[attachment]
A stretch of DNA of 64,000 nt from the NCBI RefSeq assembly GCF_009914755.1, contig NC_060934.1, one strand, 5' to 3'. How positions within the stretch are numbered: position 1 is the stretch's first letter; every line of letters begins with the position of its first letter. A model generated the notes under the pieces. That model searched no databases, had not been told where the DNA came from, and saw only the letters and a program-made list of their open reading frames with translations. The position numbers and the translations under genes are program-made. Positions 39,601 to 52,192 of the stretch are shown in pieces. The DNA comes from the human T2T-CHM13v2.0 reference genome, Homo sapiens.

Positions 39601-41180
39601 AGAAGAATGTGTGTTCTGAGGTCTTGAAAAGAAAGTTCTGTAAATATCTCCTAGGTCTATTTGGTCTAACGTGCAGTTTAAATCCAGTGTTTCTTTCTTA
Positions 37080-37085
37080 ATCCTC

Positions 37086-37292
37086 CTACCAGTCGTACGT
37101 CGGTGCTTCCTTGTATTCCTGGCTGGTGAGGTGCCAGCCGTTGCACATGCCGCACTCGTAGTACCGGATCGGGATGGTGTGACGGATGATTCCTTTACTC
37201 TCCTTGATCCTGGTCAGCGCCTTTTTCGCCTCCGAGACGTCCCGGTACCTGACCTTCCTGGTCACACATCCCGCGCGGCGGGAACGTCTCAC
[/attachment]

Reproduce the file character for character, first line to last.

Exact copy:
A stretch of DNA of 64,000 nt from the NCBI RefSeq assembly GCF_009914755.1, contig NC_060934.1, one strand, 5' to 3'. How positions within the stretch are numbered: position 1 is the stretch's first letter; every line of letters begins with the position of its first letter. A model generated the notes under the pieces. That model searched no databases, had not been told where the DNA came from, and saw only the letters and a program-made list of their open reading frames with translations. The position numbers and the translations under genes are program-made. Positions 39,601 to 52,192 of the stretch are shown in pieces. The DNA comes from the human T2T-CHM13v2.0 reference genome, Homo sapiens.

Positions 39601-41180
39601 AGAAGAATGTGTGTTCTGAGGTCTTGAAAAGAAAGTTCTGTAAATATCTCCTAGGTCTATTTGGTCTAACGTGCAGTTTAAATCCAGTGTTTCTTTCTTA
Positions 37080-37085
37080 ATCCTC

Positions 37086-37292
37086 CTACCAGTCGTACGT
37101 CGGTGCTTCCTTGTATTCCTGGCTGGTGAGGTGCCAGCCGTTGCACATGCCGCACTCGTAGTACCGGATCGGGATGGTGTGACGGATGATTCCTTTACTC
37201 TCCTTGATCCTGGTCAGCGCCTTTTTCGCCTCCGAGACGTCCCGGTACCTGACCTTCCTGGTCACACATCCCGCGCGGCGGGAACGTCTCAC